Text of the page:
To love someone is to know someone
I had the opportunity to sit down with Cirilo Modi and his wife Bronica this week. Cirilo is an amazing man. Here are just a few highlights of his story:
-Cirilo was born in the equatorial region of South Sudan (the capital Juba is in that region).
-As a child he moved with his family to Khartoum to escape the violence of the civil war in the South, and attended Catholic Junior High and Senior High schools in Khartoum
-As an adult, he was hired to teach in a Catholic elementary school in Khartoum and did so for about 5 years.
-In May of 2000, Sudanese officials announced that all elementary schools had to become Islamic schools, including the one that Cirilo taught in. He protested the change, which caused him to be arrested by what he called “Islamic Security.” They held him and tortured him for 7 days. After they let him go to return to his family, he was placed under multiple restrictions, including he was not allowed to travel more than 45 kilometers from his home. (At this time he was married to Bronica and had 3 children.)
-They lived under these restrictions for about 8 months before he risked his life and fled with his family to the eastern part of Sudan near the Ethiopia border, going to an agricultural center named Gaderis. There was really nothing for them there, however, so they ended up in a refugee camp in Ethiopia, where they would live for the next six years. While in the camp, Cirilo worked for a group called Refugee Care (sounds like it is part of the U.N.) as an educational facilitator delivering “peace education.” Part of that training also included teaching on gender equality. Over time, his teaching on that touchy topic angered the other Sudanese refugees in the camp who didn’t like what he was teaching since it was countercultural. Threats were made against his life, which he reported to the U.N. Because of those threats, he and his family were selected for resettlement in the U.S., which resulted in the family moving to Dayton on December 19, 2006 (which is when we equipped/outfitted the house that was provided by Catholic Social Services).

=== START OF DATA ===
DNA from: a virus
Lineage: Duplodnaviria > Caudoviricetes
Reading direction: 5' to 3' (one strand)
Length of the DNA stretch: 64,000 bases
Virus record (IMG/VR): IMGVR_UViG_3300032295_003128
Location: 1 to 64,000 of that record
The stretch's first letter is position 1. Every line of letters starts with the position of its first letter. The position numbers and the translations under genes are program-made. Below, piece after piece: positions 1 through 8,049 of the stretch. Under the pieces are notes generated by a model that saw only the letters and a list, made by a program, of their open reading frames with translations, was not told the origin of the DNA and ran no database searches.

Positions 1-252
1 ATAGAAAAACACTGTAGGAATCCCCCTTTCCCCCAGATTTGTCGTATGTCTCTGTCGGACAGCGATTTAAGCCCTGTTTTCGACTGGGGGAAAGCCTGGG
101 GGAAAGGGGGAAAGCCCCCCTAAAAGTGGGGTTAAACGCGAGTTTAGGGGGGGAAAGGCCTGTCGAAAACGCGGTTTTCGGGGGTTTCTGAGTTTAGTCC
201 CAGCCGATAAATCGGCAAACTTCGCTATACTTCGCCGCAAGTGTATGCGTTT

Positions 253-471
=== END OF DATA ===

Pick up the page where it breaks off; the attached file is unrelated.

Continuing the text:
While visiting, Cirilo expressed the importance of the Sudanese Referendum, which is quickly approaching (January 9, 2011). Take a moment to watch a short interview with Cirilo below.
Those Sudanese now living in the US were granted an opportunity to vote in the upcoming Referendum. There are 55 South Sudan adults who have registered to vote in Washington DC. Cirilo told me they need transportation, and also babysitters for over 70 children. I have no doubt there are similar needs in your own community. Do some research, and see how you can reach out to the Sudan Refugee community in your area.
At Ginghamsburg, plans are in the making to rent a couple large busses, and to create a day-camp for the kids.
Being LOUD in support of SOUTH SUDAN,